'"/>

Source:John Wiley & Sons, Inc.


Related biology news :

1. First North American Encapsulated Islet Transplant without Long-term Immune Suppression into a Patient with Type 1 Diabetes
2. Long-term changes in experience cause neurons to sprout new long-lasting connections
3. Long-term narcotics use for back pain may be ineffective and lead to abuse
4. Long-term marijuana smoking leads to respiratory complaints
5. Viral DNA sequence a possible trigger for breast cancer
6. Enzyme, lost in most mammals, is shown to protect against UV-induced skin cancer
7. Its not all genetic: Common epigenetic problem doubles cancer risk in mice
8. Columbia research lifts major hurdle to gene therapy for cancer
9. Combination therapy boosts effectiveness of telomere-directed cancer cell death
10. Mitochondrial DNA mutations play significant role in prostate cancer
11. New imaging method gives early indication if brain cancer therapy is effective, U-M study shows

Post Your Comments:
*Name:
*Comment:
*Email:


(Date:1/20/2016)... 2016   MedNet Solutions , an innovative SaaS-based ... clinical research, is pleased to announce the attainment of ... the result of the company,s laser focus on (and ... , it,s comprehensive, easy-to-use and highly affordable cloud-based technology ... Key MedNet growth achievements in 2015 include: ...
(Date:1/18/2016)... , Jan. 18, 2016  Extenua Inc., ... that simplifies the use and access of ubiquitous ... go-to-market partnership with American Cyber.  ... extensive experience leading transformational C4ISR and Cyber initiatives ... integrating the latest proven technology solutions," said ...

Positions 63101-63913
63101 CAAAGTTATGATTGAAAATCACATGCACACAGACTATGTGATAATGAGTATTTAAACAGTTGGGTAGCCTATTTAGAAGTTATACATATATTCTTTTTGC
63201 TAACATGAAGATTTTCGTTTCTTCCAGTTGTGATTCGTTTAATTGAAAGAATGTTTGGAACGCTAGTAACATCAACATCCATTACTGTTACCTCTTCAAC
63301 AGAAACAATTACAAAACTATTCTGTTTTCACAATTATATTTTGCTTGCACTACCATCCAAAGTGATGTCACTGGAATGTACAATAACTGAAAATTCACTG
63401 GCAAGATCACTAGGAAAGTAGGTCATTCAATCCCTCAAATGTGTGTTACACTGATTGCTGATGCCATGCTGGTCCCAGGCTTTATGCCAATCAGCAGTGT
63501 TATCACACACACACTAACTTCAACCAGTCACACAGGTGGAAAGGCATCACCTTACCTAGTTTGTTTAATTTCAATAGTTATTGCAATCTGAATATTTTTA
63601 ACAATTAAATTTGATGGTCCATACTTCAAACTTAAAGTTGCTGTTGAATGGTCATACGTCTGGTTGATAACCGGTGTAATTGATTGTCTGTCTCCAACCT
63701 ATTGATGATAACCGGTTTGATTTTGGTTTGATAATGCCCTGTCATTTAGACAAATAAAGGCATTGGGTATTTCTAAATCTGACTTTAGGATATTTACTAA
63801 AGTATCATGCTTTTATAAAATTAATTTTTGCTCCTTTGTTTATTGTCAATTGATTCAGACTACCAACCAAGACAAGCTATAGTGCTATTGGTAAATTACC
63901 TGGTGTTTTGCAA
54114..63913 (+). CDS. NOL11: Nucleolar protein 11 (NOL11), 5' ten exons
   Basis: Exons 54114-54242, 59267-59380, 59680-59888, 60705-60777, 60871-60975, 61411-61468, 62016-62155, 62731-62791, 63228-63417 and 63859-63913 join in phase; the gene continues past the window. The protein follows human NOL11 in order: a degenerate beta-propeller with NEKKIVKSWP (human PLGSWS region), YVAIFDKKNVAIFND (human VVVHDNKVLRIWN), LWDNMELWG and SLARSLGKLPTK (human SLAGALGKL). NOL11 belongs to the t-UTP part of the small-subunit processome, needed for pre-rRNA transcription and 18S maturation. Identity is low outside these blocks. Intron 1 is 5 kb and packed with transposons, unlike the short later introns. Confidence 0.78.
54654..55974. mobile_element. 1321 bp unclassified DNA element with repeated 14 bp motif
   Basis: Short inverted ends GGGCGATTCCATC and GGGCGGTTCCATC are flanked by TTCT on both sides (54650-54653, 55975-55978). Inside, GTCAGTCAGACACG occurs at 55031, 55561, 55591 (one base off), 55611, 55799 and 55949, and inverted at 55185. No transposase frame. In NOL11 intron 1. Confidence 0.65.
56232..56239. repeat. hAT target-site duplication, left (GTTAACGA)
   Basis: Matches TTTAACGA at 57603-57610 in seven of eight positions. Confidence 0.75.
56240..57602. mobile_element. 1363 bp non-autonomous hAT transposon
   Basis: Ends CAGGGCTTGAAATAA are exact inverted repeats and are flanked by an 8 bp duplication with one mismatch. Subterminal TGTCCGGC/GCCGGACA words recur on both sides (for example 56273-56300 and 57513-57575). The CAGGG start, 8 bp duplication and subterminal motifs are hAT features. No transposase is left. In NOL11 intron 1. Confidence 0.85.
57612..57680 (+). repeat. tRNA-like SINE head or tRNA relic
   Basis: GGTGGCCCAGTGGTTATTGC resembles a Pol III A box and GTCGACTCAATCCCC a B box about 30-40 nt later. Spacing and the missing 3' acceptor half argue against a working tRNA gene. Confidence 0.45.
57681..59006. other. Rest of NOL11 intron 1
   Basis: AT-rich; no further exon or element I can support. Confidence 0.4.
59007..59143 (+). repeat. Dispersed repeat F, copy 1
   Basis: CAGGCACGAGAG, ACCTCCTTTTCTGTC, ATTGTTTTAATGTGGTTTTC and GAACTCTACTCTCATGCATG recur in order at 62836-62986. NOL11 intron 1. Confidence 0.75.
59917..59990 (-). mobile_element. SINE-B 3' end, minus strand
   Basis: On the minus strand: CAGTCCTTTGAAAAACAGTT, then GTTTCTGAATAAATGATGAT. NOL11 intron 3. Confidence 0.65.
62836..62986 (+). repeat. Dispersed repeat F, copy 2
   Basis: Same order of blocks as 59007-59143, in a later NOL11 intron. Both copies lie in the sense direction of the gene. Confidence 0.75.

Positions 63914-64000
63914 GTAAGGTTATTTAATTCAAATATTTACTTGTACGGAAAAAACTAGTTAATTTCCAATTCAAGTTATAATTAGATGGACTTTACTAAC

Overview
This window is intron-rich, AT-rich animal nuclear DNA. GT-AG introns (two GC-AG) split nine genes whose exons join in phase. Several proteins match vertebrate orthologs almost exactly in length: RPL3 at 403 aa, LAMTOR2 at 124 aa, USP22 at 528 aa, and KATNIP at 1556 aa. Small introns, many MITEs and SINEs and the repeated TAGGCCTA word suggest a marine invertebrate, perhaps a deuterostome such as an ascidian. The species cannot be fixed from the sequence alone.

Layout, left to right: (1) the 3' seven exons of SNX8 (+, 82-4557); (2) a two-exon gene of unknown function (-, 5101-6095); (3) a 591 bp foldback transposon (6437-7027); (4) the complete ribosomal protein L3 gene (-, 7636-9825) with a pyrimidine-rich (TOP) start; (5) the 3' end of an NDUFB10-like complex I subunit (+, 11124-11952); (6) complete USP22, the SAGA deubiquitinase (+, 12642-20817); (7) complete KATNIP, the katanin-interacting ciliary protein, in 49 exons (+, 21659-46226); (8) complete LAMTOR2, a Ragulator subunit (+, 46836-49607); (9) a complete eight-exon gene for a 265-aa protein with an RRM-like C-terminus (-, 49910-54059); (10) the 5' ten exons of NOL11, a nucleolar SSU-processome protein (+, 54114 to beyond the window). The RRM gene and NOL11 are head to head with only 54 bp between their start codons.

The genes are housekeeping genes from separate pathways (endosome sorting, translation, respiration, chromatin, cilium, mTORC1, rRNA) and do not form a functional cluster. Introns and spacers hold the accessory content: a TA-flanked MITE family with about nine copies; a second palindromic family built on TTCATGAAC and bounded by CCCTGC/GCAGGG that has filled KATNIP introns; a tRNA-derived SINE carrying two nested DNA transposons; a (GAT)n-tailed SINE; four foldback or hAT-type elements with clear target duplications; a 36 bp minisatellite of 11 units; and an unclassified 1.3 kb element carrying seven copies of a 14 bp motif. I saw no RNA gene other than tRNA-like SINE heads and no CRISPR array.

(Date:1/13/2016)... January 13, 2016 --> ... a new market report titled - Biometric Sensors Market - ... 2015 - 2023. According to the report, the global biometric sensors ... anticipated to reach US$1,625.8 mn by 2023, expanding at ... terms of volume, the biometric sensors market is expected ...
Breaking Biology News(10 mins):
(Date:2/5/2016)... , Feb. 5, 2016 Australian-US drug discovery and ... today the appointment of a new Chairman, Mr John ... , effective immediately. James Garner , has ... Director and former Acting CEO, Mr Iain Ross , ... Director. --> James Garner , has also been ...
(Date:2/4/2016)... ... , ... Shimadzu Scientific Instruments will showcase several new products, ... sessions, and present on the analysis of mycotoxins and medical cannabis at the ... at the Georgia World Congress Center in Atlanta, Georgia. , Attendees should ...
(Date:2/4/2016)... and MENLO PARK, Calif. , Feb. ... ("DelMar" and the "Company"), a biopharmaceutical company focused on the ... it will present at the 18 th Annual ... 2016 at 10:00 a.m. EST in New York, ... president and CEO, will provide an update on the ongoing ...
(Date:2/4/2016)... 2016 Sinovac Biotech Ltd. ("Sinovac" or the ... biopharmaceutical products in China , today ... directors received on February 4, 2016 a preliminary non-binding ... comprised of PKU V-Ming ( Shanghai ) ... Qianhai Development ( Shenzhen ) Fund Management ...
Breaking Biology Technology: